50 Girls 50 #1
Publisher: Image Comics
Writers: Doug Murray and Frank Cho
Artist: Axel Medellin
Cover: Frank Cho
“50 Girls 50 #1” We’ve all read the Lost In Space scenario if we’ve ever read science-fiction, whether it be from the Lost In Space TV show (or the terrible film), or the countless scores of sci-fi pulp books and comics. A space voyage goes into a worm hole or hyper drive and voilà! They’re stuck on some hell hole of a primitive island with no idea of how to get off. A Gilligan’s Island space opera.
So it should be no surprise to you what 50 Girls 50 is about. Even by simply looking at the cover and perhaps a preview page or two, you should easily have a clear grasp of the plot. In order to survive through a wormhole, one must have the XXX chromosome (basically a rare genetics where instead of an XX chromosome, a woman will have an XXX chromosome). There are only fifty women in the future who have it. They get sent off on an important space mission for the fate of humankind, get stuck on some dangerous planet, and there you go. Of course, the twist at the end hints that there might be more than meets the eye. But still, it’s your basic Lost in Space/Star Trek episode story line.
Now the question some of you might be asking, is what purpose do the girls serve? Do they have importance to the story or is it more for the visual aspects?
Fortunately, the female cast here is more than just an excuse for Axel Medellin and Frank Cho to practice drawing curves. It’s too early in the story to reach a decision about who the characters are or how much I like them. But fortunately, none of them are written as stupid, or worse, bitching and complaining the whole damn time. And if they don’t get stretched thin with having to write fifty girls in one series, I might really enjoy these characters and their development.
Still, none of these women are your Marie Curie or Gerty Cori. Let’s just say that the extra X chromosome must mean good genetics. And of course, two of them get into the mud. Not just any kind of mud; it’s the kind that disintegrates armor and clothes (don’t you hate when that happens to you?). Thus, the reason why they’re wearing crudely made bikini and thongs (apparently, no woman in the history of comics has been smart enough to make a toga, tunic, or just go nude).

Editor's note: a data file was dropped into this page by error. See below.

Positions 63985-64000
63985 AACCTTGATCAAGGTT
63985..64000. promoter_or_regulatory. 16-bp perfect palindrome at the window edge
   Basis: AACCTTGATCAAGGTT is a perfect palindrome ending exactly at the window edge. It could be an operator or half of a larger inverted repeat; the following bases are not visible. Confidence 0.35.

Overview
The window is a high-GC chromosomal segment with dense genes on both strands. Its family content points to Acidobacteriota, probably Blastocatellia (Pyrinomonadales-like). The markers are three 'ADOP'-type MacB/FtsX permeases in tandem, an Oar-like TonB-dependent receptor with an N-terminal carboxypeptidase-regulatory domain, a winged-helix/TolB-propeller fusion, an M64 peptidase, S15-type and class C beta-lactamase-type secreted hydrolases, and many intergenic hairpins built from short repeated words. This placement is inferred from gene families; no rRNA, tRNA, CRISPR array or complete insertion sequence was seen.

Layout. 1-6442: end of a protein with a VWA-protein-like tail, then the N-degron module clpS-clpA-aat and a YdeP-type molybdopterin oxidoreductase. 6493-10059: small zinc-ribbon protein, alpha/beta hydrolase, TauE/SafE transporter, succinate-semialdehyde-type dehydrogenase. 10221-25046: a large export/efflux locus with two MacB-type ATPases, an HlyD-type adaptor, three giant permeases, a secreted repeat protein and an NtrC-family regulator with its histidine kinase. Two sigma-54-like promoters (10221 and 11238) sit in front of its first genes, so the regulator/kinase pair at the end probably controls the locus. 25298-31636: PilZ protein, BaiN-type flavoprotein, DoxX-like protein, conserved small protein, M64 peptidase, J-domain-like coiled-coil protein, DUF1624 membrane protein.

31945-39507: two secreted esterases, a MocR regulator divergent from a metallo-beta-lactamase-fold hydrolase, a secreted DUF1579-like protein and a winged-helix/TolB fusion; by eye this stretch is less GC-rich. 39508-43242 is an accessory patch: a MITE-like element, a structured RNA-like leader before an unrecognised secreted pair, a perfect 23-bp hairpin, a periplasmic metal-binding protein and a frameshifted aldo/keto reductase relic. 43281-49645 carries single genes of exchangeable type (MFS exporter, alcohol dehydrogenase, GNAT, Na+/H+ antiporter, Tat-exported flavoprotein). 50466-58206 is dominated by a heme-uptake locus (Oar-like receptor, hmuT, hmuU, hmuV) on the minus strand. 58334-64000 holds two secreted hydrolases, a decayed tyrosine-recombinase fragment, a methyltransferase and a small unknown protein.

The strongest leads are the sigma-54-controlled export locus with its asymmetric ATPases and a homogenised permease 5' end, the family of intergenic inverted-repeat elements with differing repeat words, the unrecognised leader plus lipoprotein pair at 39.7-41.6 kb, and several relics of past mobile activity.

Not that I’m complaining about it. But at the same time, it doesn’t factor into my enjoyment of a comic. If I just wanted to see pictures of pretty women, I’d buy a Penthouse, not a comic.
Fortunately, though, eye candy isn’t the only thing in 50 Girls 50. The main ingredient here is pure sci-fi fun. And what makes it entertaining, is that the team here knows more to the craft than just the gimmicks.
Doug Murray and Frank Cho do solid jobs here on the writing part. Much of what you’d expect from a space opera comic, like the crew talk with the boys (or in this case, the girls), or being chased by gigantic aliens, but without the major pratfalls that a mediocre writer might fall for.
But as much as I liked the writing, the real star here is the artwork, and not just because of the women. Everything here, from the landscapes to the alien creatures, is beautifully drawn by Axel Medellin and colored vividly by Nikos Koutsis. And kudos to letterer Thomas Mauer for keeping it clean and simple.
I’m not sure if it was intentional, but the team did a great job here capturing the spirit of the 50s to mid-60s science-fiction space adventures. While it isn’t what college professors would call a great literary work, it sincerely is a true blast to read through. So if you’re a fan of fun science-fiction or beautiful clean artwork, you might want to give this one a try. Look for it on shelves June 1st!
Advance review copy provided by Image Comics.